In my large/high ceiling garage there is an egg shaped paper nest the size of a large beach-ball...it's grey papered exterior exit between the barn wood boards  permits a layer of mixed use of my garage (until I want to paint the exterior I guess?!).  thanks for this forum,  charlie guevara

      From: Parker Gambino <parkergambino@...>
      To: Charles Guevara <icecilliate123@...>
      Sent: Monday, October 8, 2012 8:11 PM
      Subject: Re: [beemonitoring] please comment on my european hornet neighbors
      Charlie,   Understanding social wasp feeding behavior, including the aspects of predation that you view as favorable ecological services, might best be understood in the context of the annual colony cycle and the nutritional needs of various colony members.  The need for protein (as supplied by prey as well as scavenging on meat) is mostly for the development of larvae in the nest.  Adult foragers require little, if any, protein for themselves, as they are no longer growing or developing.  On the other tarsus, they need carbohydrates as an energy source to keep themselves going.  There may be some small amount of protein in fruits such as apples, and perhaps some of this can be passed on to the larvae, but the main attraction here is the carbohydrates, especially sugars that they can harvest.  Likewise for the tree sap that they imbibe.  At this time of year, the population of hungry (or any) larvae in the nest is decreasing, so overall, foragers are less "driven" to collect protein.  Easy carbohydrate sources like apples are not going to distract foragers from preying on other insects; you are not likely to benefit from their predation services in October no matter what you do to encourage or discourage them.   Of course, this is a simplified version of a complex system; there are numerous embellishments that complicate the picture.  Here are two:   (1) ovipositing (and essentially non-foraging) adults, which may or may not be the queen, still require protein in the diet to produce eggs;   (2) the behaviors of adult colony members that contribute to colony cohesion are regulated to some extent by queen pheromones; towards the end of the colony cycle, her influence is weakened (or nil if she has died), and worker behavior becomes more erratic. Indeed, after colony decline has reached a certain point, workers are doomed to live out the duration of their lives without being able to contribution to the overall good of the colony, with the possible exception of hanging around the nest and being ornery for the protection of their non-worker reproductive siblings who will pass forward genes for the next year's population. Parker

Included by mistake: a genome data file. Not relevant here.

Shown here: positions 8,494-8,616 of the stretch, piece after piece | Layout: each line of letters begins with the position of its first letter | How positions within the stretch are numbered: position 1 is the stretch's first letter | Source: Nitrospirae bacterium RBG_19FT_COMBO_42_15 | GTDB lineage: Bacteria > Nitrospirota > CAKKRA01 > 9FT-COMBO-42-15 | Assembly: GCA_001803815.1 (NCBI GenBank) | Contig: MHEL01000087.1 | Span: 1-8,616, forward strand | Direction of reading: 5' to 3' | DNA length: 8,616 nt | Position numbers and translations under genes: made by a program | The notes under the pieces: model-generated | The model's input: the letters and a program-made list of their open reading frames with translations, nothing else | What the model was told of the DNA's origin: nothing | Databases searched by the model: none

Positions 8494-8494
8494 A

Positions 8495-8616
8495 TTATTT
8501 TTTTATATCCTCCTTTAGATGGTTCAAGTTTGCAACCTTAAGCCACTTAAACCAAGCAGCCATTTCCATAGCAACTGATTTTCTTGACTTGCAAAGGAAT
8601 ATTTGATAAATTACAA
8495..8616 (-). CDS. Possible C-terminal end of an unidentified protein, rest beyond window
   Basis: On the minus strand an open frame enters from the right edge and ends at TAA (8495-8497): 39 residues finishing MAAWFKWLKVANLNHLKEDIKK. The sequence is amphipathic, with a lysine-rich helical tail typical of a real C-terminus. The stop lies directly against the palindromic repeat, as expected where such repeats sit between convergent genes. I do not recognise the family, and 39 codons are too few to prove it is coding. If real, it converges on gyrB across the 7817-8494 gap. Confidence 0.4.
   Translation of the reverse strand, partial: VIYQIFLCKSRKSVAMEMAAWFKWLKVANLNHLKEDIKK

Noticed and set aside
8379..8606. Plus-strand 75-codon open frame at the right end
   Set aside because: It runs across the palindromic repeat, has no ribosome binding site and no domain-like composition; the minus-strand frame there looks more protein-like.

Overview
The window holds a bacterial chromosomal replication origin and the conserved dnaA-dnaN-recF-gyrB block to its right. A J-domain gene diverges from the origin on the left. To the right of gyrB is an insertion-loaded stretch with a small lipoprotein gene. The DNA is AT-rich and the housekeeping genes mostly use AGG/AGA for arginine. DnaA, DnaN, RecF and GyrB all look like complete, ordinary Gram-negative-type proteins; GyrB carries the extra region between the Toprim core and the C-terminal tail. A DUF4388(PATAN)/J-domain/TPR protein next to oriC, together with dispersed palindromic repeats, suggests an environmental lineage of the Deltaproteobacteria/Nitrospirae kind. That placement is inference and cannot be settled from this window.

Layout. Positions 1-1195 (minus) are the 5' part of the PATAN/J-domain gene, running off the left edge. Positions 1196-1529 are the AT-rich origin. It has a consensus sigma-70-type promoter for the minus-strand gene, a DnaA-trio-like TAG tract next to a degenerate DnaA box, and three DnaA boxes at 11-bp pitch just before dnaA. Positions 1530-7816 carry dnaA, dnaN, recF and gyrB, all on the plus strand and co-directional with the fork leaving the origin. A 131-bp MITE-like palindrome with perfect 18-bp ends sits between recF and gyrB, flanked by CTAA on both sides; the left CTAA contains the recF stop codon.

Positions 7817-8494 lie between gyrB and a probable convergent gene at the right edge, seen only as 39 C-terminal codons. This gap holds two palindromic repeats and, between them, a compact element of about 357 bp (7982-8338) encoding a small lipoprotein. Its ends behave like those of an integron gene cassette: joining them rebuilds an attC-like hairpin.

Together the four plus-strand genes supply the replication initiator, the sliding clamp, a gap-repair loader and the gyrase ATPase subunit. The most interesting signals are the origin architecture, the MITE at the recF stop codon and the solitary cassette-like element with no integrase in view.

On Mon, Oct 8, 2012 at 8:58 AM, Charles Guevara <icecilliate123@...> wrote: